Russia’s soft power reputation has plummeted globally in the wake of its the invasion of Ukraine, says the latest iteration of the Global Soft Power Index 2023, a ranking conducted by brand evaluation consultancy Brand Finance using a representative sample of 100,000-plus respondents in more than 100 markets worldwide (measuring perceptions of 121 nation brands).

Although Russia’s ‘familiarity and influence’ (as coined by the ranking) went up over the past 12 months, given the global impact and publicity of the invasion, its reputation has been severely damaged. In fact, Russia’s overall ‘reputation’ score, one of the main determinants of soft power, fell from 23rd to an abysmal 105th, causing it to drop out of the index’s overall top ten (to 13th place). 

The world’s most influential soft powers now rank as: the US, the UK, Germany, Japan, China, France, Canada, Switzerland, Italy and the United Arab Emirates (UAE), in that order. 

“While nations have turned to soft power to restore trade and tourism after a devastating health crisis, the world order has been disrupted by the hard power of the Russian invasion of Ukraine,” said David Haigh, chairman and CEO of Brand Finance. “[The invasion is] an event that would be hard to believe were it not for the intensity of the images we have been seeing for months and the consequences the conflict is having on politics and the economy alike.”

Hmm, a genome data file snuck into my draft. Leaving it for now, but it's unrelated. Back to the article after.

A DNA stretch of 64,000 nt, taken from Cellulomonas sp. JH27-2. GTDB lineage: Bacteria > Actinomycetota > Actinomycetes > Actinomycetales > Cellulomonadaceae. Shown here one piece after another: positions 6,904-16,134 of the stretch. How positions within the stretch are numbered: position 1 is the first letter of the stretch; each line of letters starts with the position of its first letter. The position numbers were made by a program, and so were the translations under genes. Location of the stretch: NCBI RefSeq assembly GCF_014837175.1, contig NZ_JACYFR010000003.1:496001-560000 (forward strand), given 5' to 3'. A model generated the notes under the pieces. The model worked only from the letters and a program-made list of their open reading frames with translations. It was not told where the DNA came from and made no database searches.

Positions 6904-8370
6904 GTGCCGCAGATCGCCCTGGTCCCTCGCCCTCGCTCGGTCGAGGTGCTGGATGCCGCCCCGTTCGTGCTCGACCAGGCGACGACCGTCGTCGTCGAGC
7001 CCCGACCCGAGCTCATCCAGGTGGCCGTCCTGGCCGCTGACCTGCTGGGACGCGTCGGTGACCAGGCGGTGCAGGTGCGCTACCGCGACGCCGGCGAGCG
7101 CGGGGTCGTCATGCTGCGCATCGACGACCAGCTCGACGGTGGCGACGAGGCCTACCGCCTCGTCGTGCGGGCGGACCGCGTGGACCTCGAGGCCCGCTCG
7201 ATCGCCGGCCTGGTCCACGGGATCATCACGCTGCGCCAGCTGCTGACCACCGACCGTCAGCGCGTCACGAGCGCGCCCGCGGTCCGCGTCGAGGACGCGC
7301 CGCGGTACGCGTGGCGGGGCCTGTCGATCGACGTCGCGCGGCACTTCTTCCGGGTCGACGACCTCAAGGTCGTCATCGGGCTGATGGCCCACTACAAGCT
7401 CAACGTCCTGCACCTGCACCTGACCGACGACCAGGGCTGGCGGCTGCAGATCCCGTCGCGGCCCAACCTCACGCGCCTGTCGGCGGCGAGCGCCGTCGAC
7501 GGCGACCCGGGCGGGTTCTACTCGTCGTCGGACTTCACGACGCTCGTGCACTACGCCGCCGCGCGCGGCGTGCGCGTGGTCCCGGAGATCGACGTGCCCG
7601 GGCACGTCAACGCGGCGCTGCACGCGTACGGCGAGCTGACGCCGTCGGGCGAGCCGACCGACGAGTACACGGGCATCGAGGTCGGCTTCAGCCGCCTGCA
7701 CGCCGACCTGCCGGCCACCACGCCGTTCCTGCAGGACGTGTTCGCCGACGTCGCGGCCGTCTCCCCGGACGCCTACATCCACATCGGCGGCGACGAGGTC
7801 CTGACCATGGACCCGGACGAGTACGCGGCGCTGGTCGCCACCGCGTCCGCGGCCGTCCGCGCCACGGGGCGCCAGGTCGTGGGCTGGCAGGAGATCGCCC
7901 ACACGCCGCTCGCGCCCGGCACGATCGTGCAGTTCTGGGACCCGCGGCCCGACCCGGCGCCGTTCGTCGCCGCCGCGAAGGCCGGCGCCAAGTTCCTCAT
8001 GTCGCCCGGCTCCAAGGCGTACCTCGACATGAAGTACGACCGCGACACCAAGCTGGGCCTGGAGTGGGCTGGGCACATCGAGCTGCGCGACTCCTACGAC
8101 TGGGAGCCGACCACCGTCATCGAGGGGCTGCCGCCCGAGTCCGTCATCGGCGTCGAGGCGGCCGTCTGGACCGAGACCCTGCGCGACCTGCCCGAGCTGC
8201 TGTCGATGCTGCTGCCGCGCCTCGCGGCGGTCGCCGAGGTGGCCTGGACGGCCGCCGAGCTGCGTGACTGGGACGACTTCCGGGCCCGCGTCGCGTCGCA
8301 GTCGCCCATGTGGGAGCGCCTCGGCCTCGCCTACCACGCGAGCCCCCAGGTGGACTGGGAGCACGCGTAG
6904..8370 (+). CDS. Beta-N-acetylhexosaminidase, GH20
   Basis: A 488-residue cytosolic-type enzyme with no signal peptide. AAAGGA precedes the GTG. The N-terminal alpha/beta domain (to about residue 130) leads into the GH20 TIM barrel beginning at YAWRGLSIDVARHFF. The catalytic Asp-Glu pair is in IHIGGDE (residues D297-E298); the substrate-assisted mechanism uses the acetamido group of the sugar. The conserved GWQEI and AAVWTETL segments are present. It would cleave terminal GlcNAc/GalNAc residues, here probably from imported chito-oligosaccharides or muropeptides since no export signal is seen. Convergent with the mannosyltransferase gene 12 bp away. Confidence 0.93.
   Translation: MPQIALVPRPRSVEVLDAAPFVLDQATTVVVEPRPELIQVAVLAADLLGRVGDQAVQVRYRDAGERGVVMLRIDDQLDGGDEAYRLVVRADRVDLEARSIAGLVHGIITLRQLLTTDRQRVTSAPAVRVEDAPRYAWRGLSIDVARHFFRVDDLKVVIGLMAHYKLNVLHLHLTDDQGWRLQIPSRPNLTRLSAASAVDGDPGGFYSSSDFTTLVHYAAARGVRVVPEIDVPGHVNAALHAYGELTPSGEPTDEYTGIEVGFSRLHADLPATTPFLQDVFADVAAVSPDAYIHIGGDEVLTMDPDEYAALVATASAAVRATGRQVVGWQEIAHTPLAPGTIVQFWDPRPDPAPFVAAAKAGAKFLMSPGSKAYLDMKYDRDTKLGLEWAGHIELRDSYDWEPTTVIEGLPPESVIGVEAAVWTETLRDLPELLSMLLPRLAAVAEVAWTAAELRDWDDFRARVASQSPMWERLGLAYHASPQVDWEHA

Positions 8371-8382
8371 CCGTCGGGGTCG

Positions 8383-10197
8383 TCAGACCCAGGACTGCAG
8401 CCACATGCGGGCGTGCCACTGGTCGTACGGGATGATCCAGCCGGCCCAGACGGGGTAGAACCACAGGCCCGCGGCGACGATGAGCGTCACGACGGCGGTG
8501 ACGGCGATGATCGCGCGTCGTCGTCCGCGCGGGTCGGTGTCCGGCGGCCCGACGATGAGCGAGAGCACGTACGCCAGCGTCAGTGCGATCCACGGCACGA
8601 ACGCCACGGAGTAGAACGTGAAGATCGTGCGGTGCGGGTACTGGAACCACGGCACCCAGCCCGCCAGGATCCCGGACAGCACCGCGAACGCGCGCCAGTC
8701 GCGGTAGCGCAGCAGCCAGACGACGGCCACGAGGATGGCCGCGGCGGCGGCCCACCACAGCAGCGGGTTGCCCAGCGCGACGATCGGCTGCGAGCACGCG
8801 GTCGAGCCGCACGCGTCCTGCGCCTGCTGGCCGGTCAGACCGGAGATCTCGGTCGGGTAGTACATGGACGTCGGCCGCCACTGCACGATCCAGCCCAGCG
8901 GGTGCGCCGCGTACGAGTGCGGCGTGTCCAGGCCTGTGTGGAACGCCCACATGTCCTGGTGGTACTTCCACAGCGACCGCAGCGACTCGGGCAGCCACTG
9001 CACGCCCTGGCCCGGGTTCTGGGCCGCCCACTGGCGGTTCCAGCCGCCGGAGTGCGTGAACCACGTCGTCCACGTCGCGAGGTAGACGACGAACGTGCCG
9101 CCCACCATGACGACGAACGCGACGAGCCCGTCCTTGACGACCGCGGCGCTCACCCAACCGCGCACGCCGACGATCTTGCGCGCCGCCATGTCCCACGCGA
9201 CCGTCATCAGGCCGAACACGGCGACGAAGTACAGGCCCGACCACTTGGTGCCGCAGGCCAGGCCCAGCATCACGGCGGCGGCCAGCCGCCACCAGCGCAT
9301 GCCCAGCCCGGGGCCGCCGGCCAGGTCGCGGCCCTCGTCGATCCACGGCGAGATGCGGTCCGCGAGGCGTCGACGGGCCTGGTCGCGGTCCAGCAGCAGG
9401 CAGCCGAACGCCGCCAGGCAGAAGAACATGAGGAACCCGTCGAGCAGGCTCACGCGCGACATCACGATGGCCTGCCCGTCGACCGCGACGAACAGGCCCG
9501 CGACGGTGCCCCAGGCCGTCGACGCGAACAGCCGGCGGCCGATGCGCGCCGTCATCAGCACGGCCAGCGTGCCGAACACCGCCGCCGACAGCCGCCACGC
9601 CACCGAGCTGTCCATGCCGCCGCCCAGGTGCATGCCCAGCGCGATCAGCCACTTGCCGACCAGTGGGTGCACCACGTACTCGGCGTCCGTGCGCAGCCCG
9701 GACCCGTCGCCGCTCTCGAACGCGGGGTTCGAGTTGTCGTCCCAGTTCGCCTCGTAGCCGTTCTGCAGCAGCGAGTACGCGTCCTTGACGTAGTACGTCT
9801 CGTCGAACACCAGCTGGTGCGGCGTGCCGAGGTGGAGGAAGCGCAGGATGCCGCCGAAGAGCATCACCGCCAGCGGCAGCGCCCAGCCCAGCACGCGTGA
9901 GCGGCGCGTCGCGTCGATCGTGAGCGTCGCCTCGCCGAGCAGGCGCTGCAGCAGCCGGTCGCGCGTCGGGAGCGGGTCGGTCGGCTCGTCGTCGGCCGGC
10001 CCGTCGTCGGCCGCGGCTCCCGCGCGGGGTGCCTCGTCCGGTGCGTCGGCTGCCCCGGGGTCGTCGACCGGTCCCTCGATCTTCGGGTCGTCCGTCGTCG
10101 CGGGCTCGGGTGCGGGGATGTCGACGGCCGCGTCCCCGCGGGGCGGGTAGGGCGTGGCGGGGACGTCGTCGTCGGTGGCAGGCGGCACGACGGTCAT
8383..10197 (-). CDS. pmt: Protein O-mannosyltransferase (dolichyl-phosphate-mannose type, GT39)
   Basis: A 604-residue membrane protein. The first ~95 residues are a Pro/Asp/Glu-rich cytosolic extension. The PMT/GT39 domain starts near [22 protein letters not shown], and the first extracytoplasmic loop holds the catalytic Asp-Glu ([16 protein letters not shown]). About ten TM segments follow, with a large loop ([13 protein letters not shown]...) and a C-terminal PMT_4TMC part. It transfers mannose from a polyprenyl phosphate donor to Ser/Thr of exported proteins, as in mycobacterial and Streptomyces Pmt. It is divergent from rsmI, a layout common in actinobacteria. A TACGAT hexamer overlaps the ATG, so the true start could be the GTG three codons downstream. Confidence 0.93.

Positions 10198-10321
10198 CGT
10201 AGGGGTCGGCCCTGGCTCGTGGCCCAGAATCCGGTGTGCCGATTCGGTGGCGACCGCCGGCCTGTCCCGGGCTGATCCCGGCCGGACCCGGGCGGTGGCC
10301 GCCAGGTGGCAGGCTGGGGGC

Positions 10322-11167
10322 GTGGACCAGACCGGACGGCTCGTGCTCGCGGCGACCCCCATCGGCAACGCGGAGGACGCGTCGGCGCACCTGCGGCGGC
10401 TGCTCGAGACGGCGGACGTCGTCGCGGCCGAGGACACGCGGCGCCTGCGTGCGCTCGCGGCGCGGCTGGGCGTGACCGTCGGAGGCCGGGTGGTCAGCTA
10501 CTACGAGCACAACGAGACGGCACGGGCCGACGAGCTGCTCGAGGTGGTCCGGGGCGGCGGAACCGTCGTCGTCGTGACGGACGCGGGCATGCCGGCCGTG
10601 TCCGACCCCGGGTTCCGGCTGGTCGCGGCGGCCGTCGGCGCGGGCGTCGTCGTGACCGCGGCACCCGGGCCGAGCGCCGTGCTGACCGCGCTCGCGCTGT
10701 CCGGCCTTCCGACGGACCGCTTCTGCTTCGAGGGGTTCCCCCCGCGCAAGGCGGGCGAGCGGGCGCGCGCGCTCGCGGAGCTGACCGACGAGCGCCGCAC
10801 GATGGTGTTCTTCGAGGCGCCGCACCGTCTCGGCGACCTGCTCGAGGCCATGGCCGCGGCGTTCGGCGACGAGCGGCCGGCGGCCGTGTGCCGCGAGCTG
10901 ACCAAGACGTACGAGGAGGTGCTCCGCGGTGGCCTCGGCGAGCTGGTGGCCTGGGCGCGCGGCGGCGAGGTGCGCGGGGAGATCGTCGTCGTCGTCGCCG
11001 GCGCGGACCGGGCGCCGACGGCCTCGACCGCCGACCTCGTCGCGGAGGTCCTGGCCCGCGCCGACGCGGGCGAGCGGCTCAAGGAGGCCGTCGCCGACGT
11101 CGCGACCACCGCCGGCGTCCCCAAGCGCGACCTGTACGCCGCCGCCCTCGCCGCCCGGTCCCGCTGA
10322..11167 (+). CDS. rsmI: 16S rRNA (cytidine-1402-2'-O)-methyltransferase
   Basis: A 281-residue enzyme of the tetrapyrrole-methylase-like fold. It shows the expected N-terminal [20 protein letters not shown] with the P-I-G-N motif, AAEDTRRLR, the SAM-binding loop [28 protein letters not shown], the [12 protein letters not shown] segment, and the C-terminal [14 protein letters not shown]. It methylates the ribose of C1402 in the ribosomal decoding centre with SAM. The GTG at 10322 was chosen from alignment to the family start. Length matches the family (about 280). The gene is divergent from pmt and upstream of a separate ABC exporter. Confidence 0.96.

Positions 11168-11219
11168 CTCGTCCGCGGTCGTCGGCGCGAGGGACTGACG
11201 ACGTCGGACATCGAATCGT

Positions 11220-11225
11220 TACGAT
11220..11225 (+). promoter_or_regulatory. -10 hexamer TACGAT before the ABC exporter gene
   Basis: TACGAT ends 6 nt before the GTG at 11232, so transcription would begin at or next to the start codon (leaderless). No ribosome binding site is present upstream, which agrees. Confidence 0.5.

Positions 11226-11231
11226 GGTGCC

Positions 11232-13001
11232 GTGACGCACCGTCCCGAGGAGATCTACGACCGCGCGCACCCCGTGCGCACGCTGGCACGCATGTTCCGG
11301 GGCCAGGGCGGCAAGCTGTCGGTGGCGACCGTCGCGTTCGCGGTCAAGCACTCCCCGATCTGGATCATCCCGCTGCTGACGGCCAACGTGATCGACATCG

On the flip side, Ukraine’s soft power has risen dramatically. While it does not sit in the overall top ten, the country ranks third in the world for the ‘affairs I follow closely’ category, while also rapidly improving its position in the following departments: ‘respects law and human rights’ , ‘tolerant and inclusive’, ‘leader in technology and innovation’, and ‘internationally admired leaders’, the last of which is a credit to President Volodymyr Zelenskyy. On the other hand, Ukraine’s reputation in other departments has fallen due to the war, namely in the ‘safe and secure’ and ‘great place to visit’ categories. 

US unrivalled as the soft power superpower

Under President Joe Biden, the US has reclaimed its top spot in the Global Soft Power Index. With the strengthening of the dollar and the federal government’s widely publicised large-scale investment projects, perceptions of the US economy are on the up.

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The US maintained stable scores across most categories. However, mounting problems with gun crime and police violence continue to erode perceptions of the country as ‘safe and secure’ (down from 21st in 2020 to 62nd this year) and of its people as ‘friendly’ (down from fifth in 2020 to 103rd this year). 

In the UK, 2022 will be remembered as the end of an era. The passing of Queen Elizabeth II at the age of 96, after 70 years on the throne, shook the nation. At the same time, intense media coverage of the period of mourning and the monarch’s spectacular funeral attended by the world’s leaders reminded the global public of the UK’s greatest soft power assets. The UK has defended its second position in the index this year, recording increases across a number of attributes, from ‘good relations with other countries’ to ‘appealing lifestyle’.